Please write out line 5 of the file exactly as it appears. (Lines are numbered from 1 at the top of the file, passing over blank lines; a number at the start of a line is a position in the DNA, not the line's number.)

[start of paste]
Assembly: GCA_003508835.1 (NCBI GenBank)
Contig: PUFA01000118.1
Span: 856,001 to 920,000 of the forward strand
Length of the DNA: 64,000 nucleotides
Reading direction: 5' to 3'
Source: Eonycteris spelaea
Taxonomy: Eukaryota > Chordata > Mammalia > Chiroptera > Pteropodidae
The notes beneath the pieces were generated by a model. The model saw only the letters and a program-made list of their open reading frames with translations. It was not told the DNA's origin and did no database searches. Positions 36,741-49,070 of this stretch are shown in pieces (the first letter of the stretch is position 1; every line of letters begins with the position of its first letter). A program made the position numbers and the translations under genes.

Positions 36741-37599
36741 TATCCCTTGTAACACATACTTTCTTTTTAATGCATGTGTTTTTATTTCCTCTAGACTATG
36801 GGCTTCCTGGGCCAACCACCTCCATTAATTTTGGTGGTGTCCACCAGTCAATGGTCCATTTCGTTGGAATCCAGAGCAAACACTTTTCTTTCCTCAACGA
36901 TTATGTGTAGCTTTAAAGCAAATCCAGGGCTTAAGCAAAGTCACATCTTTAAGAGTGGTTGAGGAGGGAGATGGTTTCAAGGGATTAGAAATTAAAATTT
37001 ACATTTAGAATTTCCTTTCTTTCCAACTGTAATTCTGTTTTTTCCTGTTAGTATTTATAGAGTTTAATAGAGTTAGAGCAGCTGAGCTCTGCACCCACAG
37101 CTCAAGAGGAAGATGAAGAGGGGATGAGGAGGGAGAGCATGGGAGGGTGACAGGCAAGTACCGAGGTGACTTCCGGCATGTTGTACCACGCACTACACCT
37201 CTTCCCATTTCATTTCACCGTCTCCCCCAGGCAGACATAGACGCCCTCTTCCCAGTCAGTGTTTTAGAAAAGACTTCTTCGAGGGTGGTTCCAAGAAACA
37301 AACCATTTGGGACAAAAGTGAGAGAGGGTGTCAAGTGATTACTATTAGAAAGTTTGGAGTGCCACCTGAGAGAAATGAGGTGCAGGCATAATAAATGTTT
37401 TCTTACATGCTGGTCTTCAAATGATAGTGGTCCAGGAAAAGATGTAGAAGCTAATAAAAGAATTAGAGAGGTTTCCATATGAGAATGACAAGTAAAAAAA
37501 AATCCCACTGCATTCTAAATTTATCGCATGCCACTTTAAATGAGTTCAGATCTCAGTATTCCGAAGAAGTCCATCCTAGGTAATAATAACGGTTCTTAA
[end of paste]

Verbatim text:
Reading direction: 5' to 3'